Cable television, as traditionally offered by Comcast, Time Warner and several other outlets, offers different packages for homes in their areas. Households can pay anywhere between $20 (for the barest bones package that basically only gives the local broadcast networks) and $300 (for every bell and whistle available, not to mention internet access and/or phone) for cable television programming. If people were able to make the choice to buy the channels that they like and want – say a Netflix here, an ESPN there, etc. – and pay drastically less than what they pay for cable, people will do that in a heartbeat.

Cable broadcasting will more than likely end when those device providers – Roku, ChromeCast and the others – start providing “bundles” of channels at a low price for their viewers (this might also be the saving grace of broadcast television in that they could negotiate rights, much like they already do with the cable companies, with the streaming providers). These “bundles” could offer local television station programming, a sports channel or two, a movie channel and a news channel for next to nothing. You could have a sports package, a movie package or a news package to go alongside the local channels that can be picked up with a digital antenna. Then there is always the fallbacks of Netflix, Hulu and Amazon that could bring the programming.

There is one problem that could be present for those looking for the utter devastation of cable. Live televised sports still provide the most viewers in television – look at the numbers for football’s Super Bowl or for soccer’s (the rest of the world’s football) World Cup. The individual leagues have been looking to this, however, and have come up with streaming options that could easily make their way to a streaming home.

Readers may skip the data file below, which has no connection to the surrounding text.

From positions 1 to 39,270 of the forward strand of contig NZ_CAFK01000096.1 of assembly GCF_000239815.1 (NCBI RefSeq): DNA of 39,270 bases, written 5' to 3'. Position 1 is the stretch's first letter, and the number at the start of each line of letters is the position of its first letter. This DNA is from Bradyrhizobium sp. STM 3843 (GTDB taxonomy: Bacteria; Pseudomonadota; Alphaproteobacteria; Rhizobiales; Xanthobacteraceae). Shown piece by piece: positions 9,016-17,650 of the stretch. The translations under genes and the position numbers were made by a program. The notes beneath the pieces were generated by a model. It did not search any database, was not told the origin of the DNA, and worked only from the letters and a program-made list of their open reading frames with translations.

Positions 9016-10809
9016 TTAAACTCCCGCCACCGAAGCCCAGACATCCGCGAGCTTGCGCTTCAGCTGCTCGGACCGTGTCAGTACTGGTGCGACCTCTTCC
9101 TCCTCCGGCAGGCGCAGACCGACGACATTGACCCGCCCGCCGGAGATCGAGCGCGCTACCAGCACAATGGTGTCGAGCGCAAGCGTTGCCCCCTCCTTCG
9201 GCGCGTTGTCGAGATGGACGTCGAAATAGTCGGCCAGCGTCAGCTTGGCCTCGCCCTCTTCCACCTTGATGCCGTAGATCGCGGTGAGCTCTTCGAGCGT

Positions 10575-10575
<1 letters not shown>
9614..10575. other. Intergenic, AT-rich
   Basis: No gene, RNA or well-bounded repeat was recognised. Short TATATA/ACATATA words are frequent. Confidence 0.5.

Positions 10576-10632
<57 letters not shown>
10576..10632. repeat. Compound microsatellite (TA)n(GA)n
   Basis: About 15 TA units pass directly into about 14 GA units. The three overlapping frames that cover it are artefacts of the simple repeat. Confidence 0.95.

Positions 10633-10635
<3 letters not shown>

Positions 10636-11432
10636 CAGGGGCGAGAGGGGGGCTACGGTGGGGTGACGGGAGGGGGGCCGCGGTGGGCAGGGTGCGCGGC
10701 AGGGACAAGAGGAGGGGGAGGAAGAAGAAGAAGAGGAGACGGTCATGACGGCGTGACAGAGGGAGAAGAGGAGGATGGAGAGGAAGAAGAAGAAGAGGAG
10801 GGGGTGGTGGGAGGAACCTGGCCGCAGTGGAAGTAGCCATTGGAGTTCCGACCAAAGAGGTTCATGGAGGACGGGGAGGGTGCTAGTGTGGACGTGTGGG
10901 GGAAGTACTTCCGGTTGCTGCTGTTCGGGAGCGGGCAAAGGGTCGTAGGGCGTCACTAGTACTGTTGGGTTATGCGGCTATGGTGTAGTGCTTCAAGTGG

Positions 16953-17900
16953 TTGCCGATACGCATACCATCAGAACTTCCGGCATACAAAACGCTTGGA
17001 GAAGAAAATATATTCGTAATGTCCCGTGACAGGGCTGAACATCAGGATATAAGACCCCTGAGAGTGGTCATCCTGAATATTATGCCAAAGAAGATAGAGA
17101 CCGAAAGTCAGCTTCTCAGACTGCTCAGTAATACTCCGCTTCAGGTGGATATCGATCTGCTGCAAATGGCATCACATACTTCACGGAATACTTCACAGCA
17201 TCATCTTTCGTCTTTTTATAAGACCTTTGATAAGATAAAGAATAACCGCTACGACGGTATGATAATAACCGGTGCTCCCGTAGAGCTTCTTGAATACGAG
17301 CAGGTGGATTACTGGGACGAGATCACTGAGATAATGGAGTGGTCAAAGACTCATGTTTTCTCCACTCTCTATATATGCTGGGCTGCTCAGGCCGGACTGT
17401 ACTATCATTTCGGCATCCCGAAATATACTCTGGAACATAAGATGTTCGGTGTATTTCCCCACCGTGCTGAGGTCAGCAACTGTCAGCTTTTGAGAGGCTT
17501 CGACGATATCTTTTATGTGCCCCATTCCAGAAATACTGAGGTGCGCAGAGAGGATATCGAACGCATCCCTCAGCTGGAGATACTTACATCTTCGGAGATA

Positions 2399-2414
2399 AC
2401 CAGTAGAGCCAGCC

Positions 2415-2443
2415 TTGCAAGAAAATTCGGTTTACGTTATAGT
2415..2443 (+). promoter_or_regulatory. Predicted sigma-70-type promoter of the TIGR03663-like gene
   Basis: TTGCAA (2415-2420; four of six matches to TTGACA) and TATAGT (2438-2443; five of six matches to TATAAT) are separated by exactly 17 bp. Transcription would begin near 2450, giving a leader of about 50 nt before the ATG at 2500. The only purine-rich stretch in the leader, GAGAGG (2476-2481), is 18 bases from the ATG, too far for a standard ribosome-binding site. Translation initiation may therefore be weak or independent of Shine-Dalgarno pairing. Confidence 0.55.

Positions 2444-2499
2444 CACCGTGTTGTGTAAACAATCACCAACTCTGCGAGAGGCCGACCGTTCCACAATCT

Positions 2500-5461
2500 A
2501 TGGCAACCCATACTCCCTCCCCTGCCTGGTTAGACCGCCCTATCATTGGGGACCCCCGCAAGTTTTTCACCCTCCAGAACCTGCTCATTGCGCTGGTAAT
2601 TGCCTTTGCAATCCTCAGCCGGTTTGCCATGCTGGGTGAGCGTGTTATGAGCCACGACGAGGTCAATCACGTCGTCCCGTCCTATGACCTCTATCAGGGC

Major League Baseball’s MLB.tv is something that is offered year round (usually using the feeds from the local team’s affiliate) and the National Football League recently broadcast one of their games between the Buffalo Bills and the Jacksonville Jaguars not only from London, the United Kingdom but also exclusively streamed over the internet. If the individual leagues can figure out a way to remove the broadcast networks from the equation and monetize their offerings, they will be the first to “cut the cord.”

And this doesn’t even add into the mix the expanding world of mobile programming, or watching traditional television on your cellphone…

The moves by CBS and HBO (and others, to be honest – the situation is rapidly changing) to bypass the traditional network broadcasting routine for straight-to-digital broadcasts signifies a seismic change, a strange new world for the future of television broadcasting. Will the other companies in the industry catch up? Will the cable companies be able to make adjustments in their offerings? Will the streaming channels and the devices that provide them take the idea of “cutting the cable” all the way to the logical fruition of cable’s destruction? The coming years will provide the answers.

“Blindspot” A Grey Story That Keeps You Guessing; “Quantico” Misses the Mark